General Colin L. Powell, First African-American Secretary of State, has Passed Away.


General Colin L. Powell, the first African-American Secretary of State, has passed away.


Powell's family released a statement on Facebook saying in part that Powell "passed away this morning due to complications from Covid 19." Powell, who had been fully vaccinated, also suffered from several other health issues.


Powell had multiple myeloma, a cancer of plasma cells that suppresses the body's immune response, as well as Parkinson's, Peggy Cifrino, Powell's longtime chief of staff, confirmed to CNN. Even if fully vaccinated against Covid-19, those who are immunocompromised are at greater risk from the virus.


Powell was a distinguished and trailblazing professional soldier whose career took him from combat duty in Vietnam to becoming the first Black national security adviser during the end of Ronald Reagan's presidency and the youngest and first African American chairman of the Joint Chiefs of Staff under President George H.W. Bush. His national popularity soared in the aftermath of the US-led coalition victory during the Gulf War, and for a time in the mid-90s, he was considered a leading contender to become the first Black President of the United States. But his reputation would be forever stained when, as George W. Bush's first secretary of state, he pushed faulty intelligence before the United Nations to advocate for the Iraq War, which he would later call a "blot" on his record.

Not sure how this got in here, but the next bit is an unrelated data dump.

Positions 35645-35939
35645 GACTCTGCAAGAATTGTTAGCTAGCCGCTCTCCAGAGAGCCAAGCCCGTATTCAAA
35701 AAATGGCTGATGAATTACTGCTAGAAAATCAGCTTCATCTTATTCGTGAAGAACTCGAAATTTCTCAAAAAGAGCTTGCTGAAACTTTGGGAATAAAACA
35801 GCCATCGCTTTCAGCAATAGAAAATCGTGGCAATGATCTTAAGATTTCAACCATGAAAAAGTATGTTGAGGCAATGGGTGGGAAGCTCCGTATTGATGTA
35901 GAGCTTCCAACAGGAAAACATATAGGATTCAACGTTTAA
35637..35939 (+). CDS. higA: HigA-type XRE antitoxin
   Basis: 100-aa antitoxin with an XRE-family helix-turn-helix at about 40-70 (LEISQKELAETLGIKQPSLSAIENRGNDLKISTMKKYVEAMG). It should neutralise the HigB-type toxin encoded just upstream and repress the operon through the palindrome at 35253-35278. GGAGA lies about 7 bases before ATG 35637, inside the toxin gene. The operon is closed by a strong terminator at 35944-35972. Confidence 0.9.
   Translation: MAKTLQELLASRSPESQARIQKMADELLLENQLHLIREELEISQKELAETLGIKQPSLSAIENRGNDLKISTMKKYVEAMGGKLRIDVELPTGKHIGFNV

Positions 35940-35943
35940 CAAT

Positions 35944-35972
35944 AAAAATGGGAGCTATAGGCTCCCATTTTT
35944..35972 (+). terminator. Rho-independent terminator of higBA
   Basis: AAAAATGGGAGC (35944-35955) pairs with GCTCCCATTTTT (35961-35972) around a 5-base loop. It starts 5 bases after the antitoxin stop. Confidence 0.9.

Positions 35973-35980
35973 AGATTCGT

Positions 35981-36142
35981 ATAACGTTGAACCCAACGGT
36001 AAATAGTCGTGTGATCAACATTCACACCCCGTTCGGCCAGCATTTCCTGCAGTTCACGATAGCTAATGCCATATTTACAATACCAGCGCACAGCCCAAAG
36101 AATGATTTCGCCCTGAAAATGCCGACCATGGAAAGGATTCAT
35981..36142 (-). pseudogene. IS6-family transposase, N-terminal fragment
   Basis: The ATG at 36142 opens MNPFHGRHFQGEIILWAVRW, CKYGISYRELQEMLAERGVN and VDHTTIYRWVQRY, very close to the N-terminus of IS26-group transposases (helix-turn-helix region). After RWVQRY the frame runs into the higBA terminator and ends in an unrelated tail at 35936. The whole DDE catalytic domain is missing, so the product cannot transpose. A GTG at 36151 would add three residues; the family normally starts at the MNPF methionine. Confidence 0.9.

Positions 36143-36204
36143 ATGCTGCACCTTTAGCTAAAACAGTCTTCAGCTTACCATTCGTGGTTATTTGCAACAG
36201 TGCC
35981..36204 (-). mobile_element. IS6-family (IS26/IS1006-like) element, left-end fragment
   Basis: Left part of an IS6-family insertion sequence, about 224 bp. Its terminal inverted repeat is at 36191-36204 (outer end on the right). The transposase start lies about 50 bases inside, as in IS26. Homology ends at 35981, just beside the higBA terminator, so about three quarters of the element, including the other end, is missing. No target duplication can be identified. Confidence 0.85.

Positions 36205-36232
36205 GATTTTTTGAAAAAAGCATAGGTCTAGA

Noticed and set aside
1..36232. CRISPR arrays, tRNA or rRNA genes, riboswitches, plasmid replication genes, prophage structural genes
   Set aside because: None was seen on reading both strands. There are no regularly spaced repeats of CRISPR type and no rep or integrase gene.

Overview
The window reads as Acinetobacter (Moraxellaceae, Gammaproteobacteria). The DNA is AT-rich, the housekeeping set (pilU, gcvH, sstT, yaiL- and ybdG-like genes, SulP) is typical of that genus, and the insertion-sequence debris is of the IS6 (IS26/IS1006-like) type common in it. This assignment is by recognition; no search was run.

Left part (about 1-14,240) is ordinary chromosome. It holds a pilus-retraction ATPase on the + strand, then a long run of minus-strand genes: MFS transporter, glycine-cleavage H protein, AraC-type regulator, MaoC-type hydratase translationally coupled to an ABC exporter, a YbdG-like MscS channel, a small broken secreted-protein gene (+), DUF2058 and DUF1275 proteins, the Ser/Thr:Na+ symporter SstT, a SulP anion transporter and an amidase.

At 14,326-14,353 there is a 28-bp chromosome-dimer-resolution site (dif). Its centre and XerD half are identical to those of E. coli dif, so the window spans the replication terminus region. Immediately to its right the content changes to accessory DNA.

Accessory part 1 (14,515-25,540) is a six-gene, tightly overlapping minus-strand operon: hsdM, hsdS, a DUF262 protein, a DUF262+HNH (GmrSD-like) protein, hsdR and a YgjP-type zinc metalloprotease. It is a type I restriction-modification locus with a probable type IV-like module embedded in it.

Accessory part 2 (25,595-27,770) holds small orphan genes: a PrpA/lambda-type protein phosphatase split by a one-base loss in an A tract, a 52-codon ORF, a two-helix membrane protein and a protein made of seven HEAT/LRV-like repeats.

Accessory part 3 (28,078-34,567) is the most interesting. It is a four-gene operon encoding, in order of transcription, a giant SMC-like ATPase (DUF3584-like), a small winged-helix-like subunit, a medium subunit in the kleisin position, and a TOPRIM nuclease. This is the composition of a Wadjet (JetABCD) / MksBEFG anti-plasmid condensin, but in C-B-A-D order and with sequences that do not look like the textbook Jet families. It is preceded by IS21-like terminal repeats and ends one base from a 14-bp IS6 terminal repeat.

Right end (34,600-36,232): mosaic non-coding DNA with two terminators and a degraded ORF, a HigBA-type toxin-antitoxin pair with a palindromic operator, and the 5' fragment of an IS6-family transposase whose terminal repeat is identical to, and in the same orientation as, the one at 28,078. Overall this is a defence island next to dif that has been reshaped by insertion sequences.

Bush said in a statement Monday that Powell was "a great public servant" who was "such a favorite of Presidents that he earned the Presidential Medal of Freedom -- twice. He was highly respected at home and abroad. And most important, Colin was a family man and a friend."

Though Powell never mounted a White House bid, when he was sworn in as Bush's secretary of state in 2001, he became the highest-ranking Black public official to date in the country, standing fourth in the presidential line of succession.


For many of us, Powell was the first person of color we saw working in the government as we came of age. He was a part of history and now he rests with the ancestors. He leaves to mourn his passing but cherish his legacy, his wife, the former Alma Vivian Johnson whom he married in 1962, and their children Linda, Annemarie and Michael Powell.


We send prayers of comfort to the Powell family.

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